Various modifications can be made to the embodiments described herein without departing from the invention. For example, only one tensioning and locking assembly 46 need be employed, with one end of the nape strap being attached to the assembly and the other end of the nape strap being fixedly secured to headpiece 10.
Headgear employing the present invention has several advantages. The supporting system can be made removable from headpiece 10 to facilitate replacement or washing. It provides good ventilation and thus minimizes head perspiration. The supporting system is adjustable to fit most heads. It can be used within the M-1 steel helmet shell and liner and does not appreciably increase the weight of the helmet shell and liner. The system minimizes the production of secondary missiles when the headpiece is penetrated by a projectile. Finally, the supporting system increases the stability of present headgear, by equalized distribution of weight and by minimizing relative motion between the headpiece and the head, while the wearer is in motion or the head is moved suddenly or violently with or without the aid of a chin strap.
Since certain changes may be made in the above apparatus without departing from the scope of the invention herein involved, it is intended that all matter contained in the above description or shown in the accompanying drawing shall be interpreted in an illustrative and not in a limiting sense.
|Cited Patent||Filing date||Publication date||Applicant||Title|
|US2814043 *||Nov 16, 1954||Nov 26, 1957||Anthony L Alesi||Nape strap|
|US3354468 *||Jun 29, 1965||Nov 28, 1967||Fibre Metal Products Company||Nape strap|
|US3845505 *||Jun 28, 1973||Nov 5, 1974||Mine Safety Appliances Co||Adjustable ear cover assembly for safety hats|
|Citing Patent||Filing date||Publication date||Applicant||Title|
|US5079780 *||Sep 10, 1990||Jan 14, 1992||Cairns & Brother, Inc.||Chinstrap activated head adjustment assembly for a protective helmet assembly|
|US5373588 *||Feb 18, 1993||Dec 20, 1994||Zedel||Safety helmet with adjustment of the device for securing it on the head|
|US5659900 *||Jul 8, 1993||Aug 26, 1997||Bell Sports, Inc.||Sizing and stabilizing apparatus for bicycle helmets|
|US5774901 *||Aug 15, 1996||Jul 7, 1998||Bell Sports, Inc.||Sport helmet retention apparatus|
|US5794272 *||Jan 31, 1996||Aug 18, 1998||Specialized Bicycle Components, Inc.||Protective helmet with improved retention system having a rear stabilizer|
|US5898950 *||Nov 26, 1997||May 4, 1999||Sport Maska Inc.||Protective helmet|
|US6128786 *||Oct 16, 1997||Oct 10, 2000||Hos Development Corporation||One-size-fits-all helmet|
|US6401260||Apr 17, 2001||Jun 11, 2002||Timothy Porth||Wobbling headpiece|
|US6401261||Mar 29, 1999||Jun 11, 2002||Bell Sports, Inc.||Sizing and stabilizing apparatus for bicycle helmets|
|US6862747||Feb 18, 2004||Mar 8, 2005||E.D. Bullard Company||Protective helmet with vertically adjustable headband|
|US7114197 *||Jan 14, 2005||Oct 3, 2006||Louis Garneau Sport Inc.||Adjustable stabilization strap apparatus|
|US7527057 *||Jul 22, 2002||May 5, 2009||3M Innovative Properties Company||Adjustable mask|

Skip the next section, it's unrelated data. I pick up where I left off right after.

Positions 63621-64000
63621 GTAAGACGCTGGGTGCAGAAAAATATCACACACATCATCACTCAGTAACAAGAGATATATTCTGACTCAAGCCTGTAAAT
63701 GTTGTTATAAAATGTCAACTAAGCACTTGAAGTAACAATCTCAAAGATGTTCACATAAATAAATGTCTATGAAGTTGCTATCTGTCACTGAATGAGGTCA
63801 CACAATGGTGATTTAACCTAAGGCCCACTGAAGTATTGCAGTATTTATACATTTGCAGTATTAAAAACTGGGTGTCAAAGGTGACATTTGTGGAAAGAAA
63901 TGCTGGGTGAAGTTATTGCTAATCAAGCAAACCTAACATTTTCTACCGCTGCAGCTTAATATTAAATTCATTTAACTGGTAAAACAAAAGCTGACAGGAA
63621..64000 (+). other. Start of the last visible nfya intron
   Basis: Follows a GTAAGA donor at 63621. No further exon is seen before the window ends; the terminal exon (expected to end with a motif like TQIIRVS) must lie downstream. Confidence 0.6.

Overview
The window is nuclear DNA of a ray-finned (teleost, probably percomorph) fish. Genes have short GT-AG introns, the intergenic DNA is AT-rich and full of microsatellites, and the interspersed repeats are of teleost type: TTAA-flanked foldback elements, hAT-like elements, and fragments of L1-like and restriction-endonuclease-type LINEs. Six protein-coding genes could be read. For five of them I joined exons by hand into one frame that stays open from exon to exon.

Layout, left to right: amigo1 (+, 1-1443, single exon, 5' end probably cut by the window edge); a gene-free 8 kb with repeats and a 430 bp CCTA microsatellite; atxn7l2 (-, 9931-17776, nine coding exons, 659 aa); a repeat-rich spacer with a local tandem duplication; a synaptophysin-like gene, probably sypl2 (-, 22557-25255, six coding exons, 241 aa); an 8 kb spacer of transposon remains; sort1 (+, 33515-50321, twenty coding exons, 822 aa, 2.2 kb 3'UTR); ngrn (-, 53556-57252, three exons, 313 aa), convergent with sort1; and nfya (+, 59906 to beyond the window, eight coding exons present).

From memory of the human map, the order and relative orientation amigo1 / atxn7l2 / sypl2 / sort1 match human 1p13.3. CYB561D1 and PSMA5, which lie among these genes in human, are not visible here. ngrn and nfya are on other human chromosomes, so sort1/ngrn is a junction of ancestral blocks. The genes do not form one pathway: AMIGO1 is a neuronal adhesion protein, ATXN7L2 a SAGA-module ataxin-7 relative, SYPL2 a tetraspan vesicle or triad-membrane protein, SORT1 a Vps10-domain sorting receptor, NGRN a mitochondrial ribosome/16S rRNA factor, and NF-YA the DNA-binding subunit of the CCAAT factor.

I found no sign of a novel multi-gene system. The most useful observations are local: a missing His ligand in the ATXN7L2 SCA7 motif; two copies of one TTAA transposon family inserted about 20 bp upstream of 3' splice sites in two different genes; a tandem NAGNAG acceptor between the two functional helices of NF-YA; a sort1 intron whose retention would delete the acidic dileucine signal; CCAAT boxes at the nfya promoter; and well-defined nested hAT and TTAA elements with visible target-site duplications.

|US8438668||May 17, 2010||May 14, 2013||Louis Garneau Sports Inc.||Occipital stabilization strap for helmets|
|US8458821||Dec 11, 2008||Jun 11, 2013||Shrike Industries, Inc.||Helmet stabilization apparatus|
|US8505121||Aug 21, 2012||Aug 13, 2013||3M Innovative Properties Company||Head suspension having transition arms and rear support|
|US8739319||May 7, 2013||Jun 3, 2014||SERE Industries Inc.||Helmet stabilization apparatus|
|US8745770||Oct 4, 2013||Jun 10, 2014||3M Innovative Properties Company||Head suspension having transition arms and rear support|
|US8807408 *||Jun 9, 2010||Aug 19, 2014||Lisa Dräxlmaier GmbH||Adaptive storage area|
|US9066552||Oct 3, 2008||Jun 30, 2015||3M Innovative Properties Company||Head suspension having transition arms and rear support|
|US20060156448 *||Jan 14, 2005||Jul 20, 2006||Louis Garneau||Adjustable stabilization strap apparatus|
|US20060195974 *||Jan 13, 2006||Sep 7, 2006||Burkhart Richard L||Helmet adjustment system|
|US20090260133 *||Apr 18, 2008||Oct 22, 2009||Del Rosario John A||Impact Absorbing Frame and Layered Structure System for Safety Helmets|
|US20120138649 *||Jun 9, 2010||Jun 7, 2012||Lisa Draxlmaier Gmbh||Adaptive storage area|
|US20140115752 *||Oct 26, 2012||May 1, 2014||Elaine Ryan||Sports cap|
|USD679865||May 17, 2010||Apr 9, 2013||Louis Garneau Sports Inc.||Helmet|
|EP0184528A2 *||Dec 2, 1985||Jun 11, 1986||Gallet S.A.||Protective helmet|
|EP0365433A1 *||Oct 20, 1989||Apr 25, 1990||Comasec International Sa||Adjustable lining and headgear provided with this lining|
|EP0369187A1 *||Oct 20, 1989||May 23, 1990||CAIRNS & BROTHER INCORPORATED||Chinstrap activated head adjustment assembly for a protective helmet assembly|
|EP0558427A1 *||Feb 16, 1993||Sep 1, 1993||Zedel||Safety helmet with adjustable headband|
|EP0832572A2 *||Sep 23, 1997||Apr 1, 1998||Camau System di Casale & C. s.n.c.||A device for adjusting and securing a helmet to the head of a user|
|EP1452101A1 *||Feb 25, 2004||Sep 1, 2004||E.D. Bullard Company||Protective helmet with vertically adjustable headband|
|WO1995001739A1 *||Jul 8, 1994||Jan 19, 1995||Giro Sport Design Inc||Sizing and stabilizing apparatus for bicycle helmets|
|WO1998056270A1 *||Jun 12, 1998||Dec 17, 1998||Denis Marie Leon Lahache||Device for fixing a helmet on a user's head, in particular a cyclist's|